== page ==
‘Leadership’ is a buzzword these days, with society’s ills frequently (and at times unfairly) traced back to failures by our national leaders. Yet few political leaders would continue to hold office without the tacit consent of the majority – who are thus complicit in maintaining the very leadership of which they complain.
So, what kind of leader do people really want? For example, many in the UK believe that sexual propriety is irrelevant to leadership. It should be no surprise, then, that many in high places behave accordingly. Ultimately, we get the kind of leaders we deserve (1 Samuel 8; Psalm 75:6-7).
It is a bit the same with church leadership. What leadership role models are we encouraging? What qualities are evangelical congregations actually looking for (and thus nurturing) in their future leaders?
There are certain qualities that we need to bring into focus because they are currently under-valued and neglected – qualities that are needed if the church is to stand out uniquely as a ‘colony of heaven’ (Philippians 3:20). And to realise these qualities, congregations will have to ‘positively discriminate’ in favour of them.
The first is humility. Humility today gets a bad press – humility is for wimps! But is it? Humility is not the same as weakness. The Son of God was ‘meek and lowly in heart’, seeking and serving fallen men and submitting to his Father’s will (Matthew 11:29; Philippians 2:7-8). Moses, a strong leader if ever there was one, is commended as the meekest of men (Numbers 12:3).
Humility is the opposite of arrogance – it is approachable and gentle. Even when speaking with due authority it does not strive or contend. Among fallen men, the humble esteem others better than themselves (Philippians 2:3).
They know they cannot trace God’s providence unerringly, or read men’s hearts, or fully comprehend the vagaries of a fallen world. In short, humble people admit their limitations – they know they don’t have all the answers.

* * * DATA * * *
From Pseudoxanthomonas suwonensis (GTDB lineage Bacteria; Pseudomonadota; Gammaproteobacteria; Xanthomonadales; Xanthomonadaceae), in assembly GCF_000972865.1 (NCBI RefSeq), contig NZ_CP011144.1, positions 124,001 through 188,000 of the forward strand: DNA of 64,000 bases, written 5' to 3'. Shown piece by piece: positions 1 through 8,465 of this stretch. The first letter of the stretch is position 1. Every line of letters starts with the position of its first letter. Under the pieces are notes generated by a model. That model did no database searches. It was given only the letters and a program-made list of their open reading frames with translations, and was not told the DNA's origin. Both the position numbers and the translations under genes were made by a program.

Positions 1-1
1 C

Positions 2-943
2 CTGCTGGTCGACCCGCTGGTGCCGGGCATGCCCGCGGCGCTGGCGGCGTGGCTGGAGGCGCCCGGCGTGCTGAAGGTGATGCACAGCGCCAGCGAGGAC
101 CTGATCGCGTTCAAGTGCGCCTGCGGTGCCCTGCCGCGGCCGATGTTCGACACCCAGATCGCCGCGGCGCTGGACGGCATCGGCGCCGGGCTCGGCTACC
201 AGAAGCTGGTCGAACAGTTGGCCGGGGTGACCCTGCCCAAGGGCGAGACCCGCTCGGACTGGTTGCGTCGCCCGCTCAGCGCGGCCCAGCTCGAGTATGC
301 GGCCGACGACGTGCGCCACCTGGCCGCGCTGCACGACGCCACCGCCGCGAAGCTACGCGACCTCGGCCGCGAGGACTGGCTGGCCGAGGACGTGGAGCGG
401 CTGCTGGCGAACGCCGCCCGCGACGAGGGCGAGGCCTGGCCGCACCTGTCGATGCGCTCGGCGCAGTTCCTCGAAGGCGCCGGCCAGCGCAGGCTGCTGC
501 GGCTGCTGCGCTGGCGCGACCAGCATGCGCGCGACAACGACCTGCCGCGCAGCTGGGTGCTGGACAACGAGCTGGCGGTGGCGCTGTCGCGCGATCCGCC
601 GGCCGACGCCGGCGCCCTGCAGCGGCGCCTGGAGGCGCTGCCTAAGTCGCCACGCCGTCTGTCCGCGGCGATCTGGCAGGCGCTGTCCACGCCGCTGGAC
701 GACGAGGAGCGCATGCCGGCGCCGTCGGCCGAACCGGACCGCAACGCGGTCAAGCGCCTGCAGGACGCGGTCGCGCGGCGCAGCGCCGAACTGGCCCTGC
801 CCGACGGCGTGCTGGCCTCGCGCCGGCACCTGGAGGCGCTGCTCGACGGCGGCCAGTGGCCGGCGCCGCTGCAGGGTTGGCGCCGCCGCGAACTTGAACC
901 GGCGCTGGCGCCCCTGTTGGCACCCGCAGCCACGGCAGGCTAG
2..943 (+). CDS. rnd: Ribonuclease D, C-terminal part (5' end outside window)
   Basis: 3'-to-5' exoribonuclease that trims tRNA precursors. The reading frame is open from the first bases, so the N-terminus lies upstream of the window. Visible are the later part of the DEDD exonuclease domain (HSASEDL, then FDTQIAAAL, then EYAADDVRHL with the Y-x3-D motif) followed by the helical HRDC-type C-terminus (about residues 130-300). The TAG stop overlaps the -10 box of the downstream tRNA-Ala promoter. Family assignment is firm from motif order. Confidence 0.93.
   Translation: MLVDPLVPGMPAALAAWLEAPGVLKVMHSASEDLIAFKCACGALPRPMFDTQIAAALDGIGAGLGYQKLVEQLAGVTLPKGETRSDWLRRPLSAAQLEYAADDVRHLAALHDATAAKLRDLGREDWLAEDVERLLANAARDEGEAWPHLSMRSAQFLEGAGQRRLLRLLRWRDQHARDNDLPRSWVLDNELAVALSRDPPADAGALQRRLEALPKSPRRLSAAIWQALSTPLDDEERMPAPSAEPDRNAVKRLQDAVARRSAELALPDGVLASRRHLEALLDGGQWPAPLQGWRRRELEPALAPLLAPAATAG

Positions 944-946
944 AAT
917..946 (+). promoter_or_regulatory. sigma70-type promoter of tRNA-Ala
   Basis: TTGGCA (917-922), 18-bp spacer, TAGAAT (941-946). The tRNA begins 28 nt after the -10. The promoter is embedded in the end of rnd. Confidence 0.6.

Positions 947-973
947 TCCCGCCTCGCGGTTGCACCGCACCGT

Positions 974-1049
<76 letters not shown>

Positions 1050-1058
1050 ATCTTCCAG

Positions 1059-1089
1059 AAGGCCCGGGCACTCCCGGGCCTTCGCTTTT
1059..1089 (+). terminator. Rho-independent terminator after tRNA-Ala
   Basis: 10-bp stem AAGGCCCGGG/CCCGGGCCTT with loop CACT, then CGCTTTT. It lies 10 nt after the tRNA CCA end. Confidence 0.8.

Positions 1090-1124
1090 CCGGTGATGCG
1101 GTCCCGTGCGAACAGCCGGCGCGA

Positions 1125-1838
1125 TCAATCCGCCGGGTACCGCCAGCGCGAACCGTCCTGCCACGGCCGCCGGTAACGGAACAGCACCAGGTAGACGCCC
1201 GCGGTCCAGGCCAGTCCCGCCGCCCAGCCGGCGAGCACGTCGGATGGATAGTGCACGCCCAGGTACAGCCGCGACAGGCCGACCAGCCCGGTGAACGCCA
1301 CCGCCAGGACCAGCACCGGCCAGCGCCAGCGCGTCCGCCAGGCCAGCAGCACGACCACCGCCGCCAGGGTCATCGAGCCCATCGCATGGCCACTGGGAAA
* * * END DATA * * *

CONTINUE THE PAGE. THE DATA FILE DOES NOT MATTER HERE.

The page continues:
Accordingly, humility has a winsome sense of inadequacy that leans on God alone for help (Matthew 5:3). It is a grace that points away from itself and attracts the blessings of a God ‘who resists the proud but gives grace to the humble’ (1 Peter 5:5).
The second neglected leadership quality is love. Everyone cries up Christian love, but few truly display it to any marked degree.
Here are some tests as to whether someone really loves. Think not so much of what they say about themselves. Rather, think – could you trust them with the knowledge of your very worst character defect, if you had to? Love covers a multitude of sins (Proverbs 10:12; 1 Peter 4:8).
Could you trust that one to cover your sins without condoning them – to continue relating to you from the perspective of grace, and not with pharisaical suspicion? If the answer is positive, then theirs really is Christian love of leadership dimensions. And without such love, that person – even though a minister or preacher – has not got what it takes.
The third is not so much a quality as a character – summing up humility, love, and much more besides. It is Christ-likeness. How could any other character be seen as essential in a Christian leader?
The greatest desire of every church leader should be to lead believers into the beauty of Christ-like holiness – ‘to present every man perfect in Christ Jesus’ (Colossians 1:27-29). Christ-likeness is a sine qua non. Can we honestly say with Paul, ‘Imitate me, just as I also imitate Christ’ (1 Corinthians 11:1)?
Notice that we have not yet mentioned preaching! The gifts of preaching and teaching the Word of God are powerful leadership tools, but they are definitely not sufficient of themselves. We urgently need to remember this as we consider the kind of leadership our churches need today.
As we address the problems of our age, mere words can be very cheap. But unless the Spirit of Christ fills our character – and works through heartfelt words that flow from meditation on the Scriptures – we shall never display that rich quality of leadership the body of Christ both needs and deserves.